Aldi Sues Upstart Grocery Chain Over Trade Secrets

By on March 29, 2019

March 29, 2019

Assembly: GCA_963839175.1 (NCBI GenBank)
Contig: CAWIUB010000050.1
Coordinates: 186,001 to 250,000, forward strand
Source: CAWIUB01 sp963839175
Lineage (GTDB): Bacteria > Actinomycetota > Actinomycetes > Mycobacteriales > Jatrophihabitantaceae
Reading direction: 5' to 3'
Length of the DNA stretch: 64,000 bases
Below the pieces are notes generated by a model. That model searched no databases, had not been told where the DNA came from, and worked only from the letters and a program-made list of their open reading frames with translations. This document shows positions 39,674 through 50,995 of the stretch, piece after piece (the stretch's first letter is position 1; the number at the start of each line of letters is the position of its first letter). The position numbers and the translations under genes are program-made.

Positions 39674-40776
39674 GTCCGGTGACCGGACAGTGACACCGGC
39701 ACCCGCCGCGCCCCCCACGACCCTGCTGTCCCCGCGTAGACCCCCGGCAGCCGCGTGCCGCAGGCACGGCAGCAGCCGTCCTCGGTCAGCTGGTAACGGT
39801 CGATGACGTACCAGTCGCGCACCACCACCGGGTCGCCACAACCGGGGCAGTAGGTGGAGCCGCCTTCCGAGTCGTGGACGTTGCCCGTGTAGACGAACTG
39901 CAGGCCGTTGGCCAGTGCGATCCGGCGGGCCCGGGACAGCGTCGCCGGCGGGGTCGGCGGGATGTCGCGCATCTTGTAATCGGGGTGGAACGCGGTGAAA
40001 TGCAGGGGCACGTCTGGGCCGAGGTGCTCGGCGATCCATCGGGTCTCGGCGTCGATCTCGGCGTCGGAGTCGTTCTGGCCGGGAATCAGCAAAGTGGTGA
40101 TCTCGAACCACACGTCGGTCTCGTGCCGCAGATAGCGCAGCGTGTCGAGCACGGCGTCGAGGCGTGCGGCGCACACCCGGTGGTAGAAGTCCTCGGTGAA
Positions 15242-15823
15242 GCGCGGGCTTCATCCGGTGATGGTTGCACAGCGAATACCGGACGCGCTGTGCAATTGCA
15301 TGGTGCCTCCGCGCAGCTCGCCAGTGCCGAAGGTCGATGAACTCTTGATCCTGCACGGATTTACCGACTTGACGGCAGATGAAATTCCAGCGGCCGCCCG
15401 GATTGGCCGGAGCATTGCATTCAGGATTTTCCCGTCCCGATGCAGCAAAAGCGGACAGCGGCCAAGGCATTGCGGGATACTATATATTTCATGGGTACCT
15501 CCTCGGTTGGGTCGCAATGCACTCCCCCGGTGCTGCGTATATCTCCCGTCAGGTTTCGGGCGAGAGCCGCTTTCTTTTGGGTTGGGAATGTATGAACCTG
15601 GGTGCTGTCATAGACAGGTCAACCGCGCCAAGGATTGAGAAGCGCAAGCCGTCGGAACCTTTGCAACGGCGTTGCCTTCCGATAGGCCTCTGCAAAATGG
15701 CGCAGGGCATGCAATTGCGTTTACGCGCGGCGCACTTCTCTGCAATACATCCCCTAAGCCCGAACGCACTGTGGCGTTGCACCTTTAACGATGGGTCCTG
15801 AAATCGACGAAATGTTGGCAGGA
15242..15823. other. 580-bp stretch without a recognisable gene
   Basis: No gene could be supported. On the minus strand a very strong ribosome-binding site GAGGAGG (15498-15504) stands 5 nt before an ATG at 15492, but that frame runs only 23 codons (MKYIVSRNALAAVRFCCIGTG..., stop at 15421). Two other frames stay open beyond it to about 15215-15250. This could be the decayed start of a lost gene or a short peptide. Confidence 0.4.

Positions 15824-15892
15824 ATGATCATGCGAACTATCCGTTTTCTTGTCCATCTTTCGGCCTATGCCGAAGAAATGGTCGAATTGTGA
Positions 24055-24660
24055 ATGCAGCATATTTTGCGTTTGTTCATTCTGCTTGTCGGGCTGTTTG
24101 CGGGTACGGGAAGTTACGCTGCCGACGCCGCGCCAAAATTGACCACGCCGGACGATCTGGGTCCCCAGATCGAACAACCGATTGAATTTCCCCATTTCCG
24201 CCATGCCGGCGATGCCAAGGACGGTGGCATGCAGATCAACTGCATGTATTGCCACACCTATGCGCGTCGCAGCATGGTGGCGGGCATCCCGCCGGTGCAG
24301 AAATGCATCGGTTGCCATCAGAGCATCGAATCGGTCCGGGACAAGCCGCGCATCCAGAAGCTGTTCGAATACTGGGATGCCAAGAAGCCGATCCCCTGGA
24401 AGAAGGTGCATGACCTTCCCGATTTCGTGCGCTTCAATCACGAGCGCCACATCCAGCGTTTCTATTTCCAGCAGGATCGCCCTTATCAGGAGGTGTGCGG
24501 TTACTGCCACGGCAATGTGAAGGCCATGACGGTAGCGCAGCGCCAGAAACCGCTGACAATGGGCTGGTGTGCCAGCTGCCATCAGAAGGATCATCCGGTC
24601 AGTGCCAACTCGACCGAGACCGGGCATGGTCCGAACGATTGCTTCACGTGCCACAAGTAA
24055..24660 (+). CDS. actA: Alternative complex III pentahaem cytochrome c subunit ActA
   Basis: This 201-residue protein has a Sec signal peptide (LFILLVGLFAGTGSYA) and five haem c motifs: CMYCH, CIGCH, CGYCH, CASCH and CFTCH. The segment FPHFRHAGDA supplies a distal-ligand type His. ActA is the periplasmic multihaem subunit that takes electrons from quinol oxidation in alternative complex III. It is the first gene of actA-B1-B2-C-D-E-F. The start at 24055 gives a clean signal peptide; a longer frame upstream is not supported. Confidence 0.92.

Aldi, a rapidly growing national retail grocery chain, has filed a trade secret lawsuit against a competitor that is trying to make inroads with a similar modus operandi. Competitor Lidl is a new-comer to the U.S, with only about 50 stores, although it’s a powerhouse in Europe, where it has thousands of outlets. Lidl is said to be similar to Aldi in some respects, including its discount pricing, and like Aldi the company is based in Germany. The proprietary information that Aldi alleges was taken pertained to a highly sensitive subject in the cutthroat retail grocery business: real estate and planned siting of new stores. In its complaint, as reported in the consumer magazine Coupons in the News, Aldi maintains that Lidl “has struggled in the U.S., in part because of its ill-conceived real estate strategy.” The article provides some interesting details regarding that allegation, quoting from what it calls “a searing report” in a German business magazine. Lidl – in contrast to Aldi, which is known for its fine-grained market research – was said to be choosing sites on the basis of whatever was available as long as the road looked busy, with executives back in Germany checking out the options on Google maps. The lawsuit, ALDI Inc. v. Maraccini, names two employees who are alleged to have misappropriated confidential information. One of them, Bruna Maraccini, was an 11-year Aldi employee whose job before leaving the company for Lidl was director of Aldi real estate for North Carolina. Further details on the legal basis for the lawsuit, which was filed in the Eastern District of North Carolina, are reported in the trade magazine Supermarket News. Aldi, it says, alleges that Maraccini “went to work for Lidl in violation of her non-compete agreement; took confidential, proprietary and/or trade secret information from Aldi — including real estate strategy maps and planned store locations — that she had agreed to return upon leaving the company…” The second employee named in the lawsuit is accused of misappropriating Aldi trade information, sending it to Maraccini, and then accepting a job offer from Lidl.

 

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